The AI landscape, with the emergence of tools like ChatGPT, Google Bard and other large language models (LLMs), has become deeply embedded in the operational fabric of our business and personal lives.
Its recent evolution into AI-as-a-service (AIaaS) has been a game changer. No longer are organisations required to invest heavily in building their own AI infrastructure. Instead, with AIaaS, they can conveniently harness the might of AI to optimise operations, enhance user experiences and generate previously unimaginable nsights.
Chatbots, AI-generated content and advanced search tools are merely the tip of the iceberg.
Understanding the nuances
Successfully navigating the AI landscape requires a keen understanding of the nuances of these tools, their capabilities and their potential pitfalls – only then can businesses confidently and securely capitalise on AI’s immense potential.
Each AI tool, depending on its purpose and function, comes with its own set of risks, ranging from data privacy concerns to intellectual property threats. Imagine a situation where proprietary data, once thought to be securely held, is accidentally integrated into a public-facing chatbot, or where AI-generated content unknowingly breaches copyright laws.
These aren’t just hypothetical scenarios: they have already happened.
The strengths and pitfalls
In the spirit of supporting, rather than slowing down or stopping, businesses in their daily operations, we’ve compiled what we’ve found to be the most popular generative AI tools, their strengths, their pitfalls, and what businesses should consider when making the decision to use them.
There are several categories of generative AI tools. Chatbots, for example, are used in various scenarios, from guiding website visitors to generating data-driven responses and enhancing user engagement and business intelligence for businesses in every industry.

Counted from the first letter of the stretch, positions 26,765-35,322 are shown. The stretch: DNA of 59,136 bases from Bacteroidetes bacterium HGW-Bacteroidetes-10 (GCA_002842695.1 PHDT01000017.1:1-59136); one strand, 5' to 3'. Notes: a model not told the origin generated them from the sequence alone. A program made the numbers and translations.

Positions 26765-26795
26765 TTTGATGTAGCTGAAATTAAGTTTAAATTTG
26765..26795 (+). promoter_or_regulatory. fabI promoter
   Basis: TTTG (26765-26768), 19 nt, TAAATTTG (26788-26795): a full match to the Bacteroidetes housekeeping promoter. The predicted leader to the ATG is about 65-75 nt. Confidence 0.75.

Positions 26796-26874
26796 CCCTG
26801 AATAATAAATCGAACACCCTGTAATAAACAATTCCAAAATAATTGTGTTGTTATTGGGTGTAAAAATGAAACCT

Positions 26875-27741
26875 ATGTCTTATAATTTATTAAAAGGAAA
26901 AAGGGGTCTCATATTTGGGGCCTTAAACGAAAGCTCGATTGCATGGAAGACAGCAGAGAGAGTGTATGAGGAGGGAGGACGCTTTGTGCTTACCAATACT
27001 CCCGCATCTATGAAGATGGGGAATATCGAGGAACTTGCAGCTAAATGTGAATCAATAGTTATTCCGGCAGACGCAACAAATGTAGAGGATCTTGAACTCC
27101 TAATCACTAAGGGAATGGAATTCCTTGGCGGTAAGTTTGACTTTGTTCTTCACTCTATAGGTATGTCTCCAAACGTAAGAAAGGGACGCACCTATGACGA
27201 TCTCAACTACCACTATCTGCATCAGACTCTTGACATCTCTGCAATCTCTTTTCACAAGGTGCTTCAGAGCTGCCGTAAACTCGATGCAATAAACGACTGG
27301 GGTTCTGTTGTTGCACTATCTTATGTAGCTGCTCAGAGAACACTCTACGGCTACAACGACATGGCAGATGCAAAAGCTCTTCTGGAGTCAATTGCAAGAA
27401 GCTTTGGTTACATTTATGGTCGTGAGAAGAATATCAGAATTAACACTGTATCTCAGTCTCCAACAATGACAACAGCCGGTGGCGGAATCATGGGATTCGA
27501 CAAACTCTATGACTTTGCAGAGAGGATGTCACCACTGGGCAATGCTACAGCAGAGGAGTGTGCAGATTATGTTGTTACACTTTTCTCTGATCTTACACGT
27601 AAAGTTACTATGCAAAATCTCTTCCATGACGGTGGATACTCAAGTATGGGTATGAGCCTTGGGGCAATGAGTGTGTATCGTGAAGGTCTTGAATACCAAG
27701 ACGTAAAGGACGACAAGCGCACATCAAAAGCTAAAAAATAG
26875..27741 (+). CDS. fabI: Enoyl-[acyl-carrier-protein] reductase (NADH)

Next, synthetic data: AI-generated datasets are enabling businesses to circumvent the need for vast real-world data, ensuring privacy while refining algorithms. We also have AI-generated code, where AI is accelerating software development and turning mere descriptions into executable code.
Then we have “search”, where new AI tools offer natural language responses and are reimagining what search engines are capable of. However, many like ChatGPT, remain “black box” models whose mechanisms aren’t always transparent. AI tools are also revolutionising content generation, be it converting audio to text or transforming descriptions into visuals.
Understanding the AI risk spectrum
With AI, there are several hypothetical risks, and many pragmatic, real-life ones. The latter include things like consumer privacy, legal issues, bias, ethics and others. The former includes machines becoming sentient and taking over the world, AI programmed for harm, or AI developing behaviour that is destructive.